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Climate and territories: Veolia is jointly developing local low carbon solutions

A key step prior to the 2015 Paris Climate Conference in December (COP21), the World Climate and Territories Summit is bringing together 800 politicians, business leaders, NGOs and trade unions on 1 and 2 July in Lyon. Veolia, partnering the event, is presenting its solutions for a locally and jointly built low carbon circular economy that also creates jobs.

The territories[1] are at the forefront of the fight against climate change. At the Summit, they are presenting their concrete commitments to reducing greenhouse gas emissions – to help limit global warming to 2°C - and the actions they will put in place to deal with the impacts of climate disruption. They are championing specific proposals so these solutions find a place in an ambitious agreement in Paris in December. 


Veolia and local communities are co-building low carbon, circular economy solution

Veolia jointly develops innovative solutions with territories through approaches that favor local "circular economy” loops. These allow them to limit their consumption of natural resources, especially fossil fuels, and therefore contribute to limiting CO2 emissions. The circular economy has done away with the linear "extract-make-throw" approach and gives value to what no longer had any: waste materials, waste energy, waste water.
To deploy a low carbon economy locally, Veolia offers a broad spectrum of solutions: energy saving, increasing energy efficiency, developing renewable energy (in particular biomass), recovering and recycling waste energy, and recycling waste (whether in the form of energy or materials).


Antoine Frérot, Président-directeur général de Veolia
Antoine Frérot, Chairman and Chief Executive Officer of Veolia

"Building jointly with the territories is one of the keys to fighting climate change,” says Antoine Frérot, CEO of Veolia. “Local players, communities, civil society, and businesses each have a part to play in the climate solution. Restraint, efficiency, conservation and seeking out new resources is the contribution a company like Veolia can make to the territories, which have to meet the needs of their citizens while using fewer natural resources."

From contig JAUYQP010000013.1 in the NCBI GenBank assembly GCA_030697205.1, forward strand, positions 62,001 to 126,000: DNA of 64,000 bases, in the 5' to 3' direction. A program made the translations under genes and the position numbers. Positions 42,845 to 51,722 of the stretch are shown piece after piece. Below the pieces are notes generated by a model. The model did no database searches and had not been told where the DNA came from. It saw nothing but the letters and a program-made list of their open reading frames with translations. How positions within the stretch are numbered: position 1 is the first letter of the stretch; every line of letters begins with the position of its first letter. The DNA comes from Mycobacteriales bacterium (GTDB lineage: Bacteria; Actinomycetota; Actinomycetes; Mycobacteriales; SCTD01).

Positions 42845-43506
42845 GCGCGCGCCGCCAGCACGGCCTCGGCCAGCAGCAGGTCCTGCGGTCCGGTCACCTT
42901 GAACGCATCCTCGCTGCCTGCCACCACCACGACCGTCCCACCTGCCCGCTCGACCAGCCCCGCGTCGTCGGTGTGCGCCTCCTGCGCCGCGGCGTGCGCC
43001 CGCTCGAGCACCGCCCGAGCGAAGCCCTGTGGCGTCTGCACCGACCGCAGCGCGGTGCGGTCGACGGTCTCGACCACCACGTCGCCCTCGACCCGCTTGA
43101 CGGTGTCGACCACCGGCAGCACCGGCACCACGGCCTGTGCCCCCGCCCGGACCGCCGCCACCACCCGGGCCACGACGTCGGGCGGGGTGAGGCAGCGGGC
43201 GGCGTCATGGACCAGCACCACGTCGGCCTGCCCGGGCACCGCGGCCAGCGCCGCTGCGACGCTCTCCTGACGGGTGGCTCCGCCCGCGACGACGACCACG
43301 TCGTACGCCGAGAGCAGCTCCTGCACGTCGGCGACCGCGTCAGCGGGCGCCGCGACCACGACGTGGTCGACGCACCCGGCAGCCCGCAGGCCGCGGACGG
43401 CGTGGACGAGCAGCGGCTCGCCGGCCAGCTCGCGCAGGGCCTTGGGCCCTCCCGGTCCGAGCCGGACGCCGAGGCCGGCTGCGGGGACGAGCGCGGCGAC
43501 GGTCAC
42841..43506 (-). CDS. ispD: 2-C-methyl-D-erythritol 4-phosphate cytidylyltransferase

With a low carbon, circular economy, Veolia acts as a catalyst in the growth and competitiveness of territories and offers the various stakeholders (users, industries, communities, etc.) cooperation methods based on creating shared value. Hand in hand with territories, it is reinventing its approach to traditional markets in order to develop access to resources and conserve and renew them.

After having invented the high-carbon economy that alters the climate of our planet, will man be up to the task of « disinventing » it ?

Methane capture

Methane is one of the major greenhouse gases. Its lifetime in the atmosphere is much shorter than that of CO2. Calculated over a century, methane’s global contribution to emissions is 14%, but taken over just the last 20 years, it is 40%! Veolia is campaigning for methane capture to become the standard method of operation for all landfill sites worldwide. Capturing methane emissions means limiting the amount released into the atmosphere, which could have a significant impact on the climate in the short term.

More information:
> about the World Climate and Territories summit
Listen to the interview of Antoine Frérot by the Public Sénat at 1:30:00 (in French)


Today, natural resources are becoming increasingly scarce while our needs are growing in an ever more densely populated and urbanized world facing climate change issues.
Veolia - Let's partner on climate action.
With its "Resourcing the world" mission, Veolia hopes to contribute to low carbon development.
Innovating to resource the world 


  [1] Cities are responsible for 70% of greenhouse gas emissions.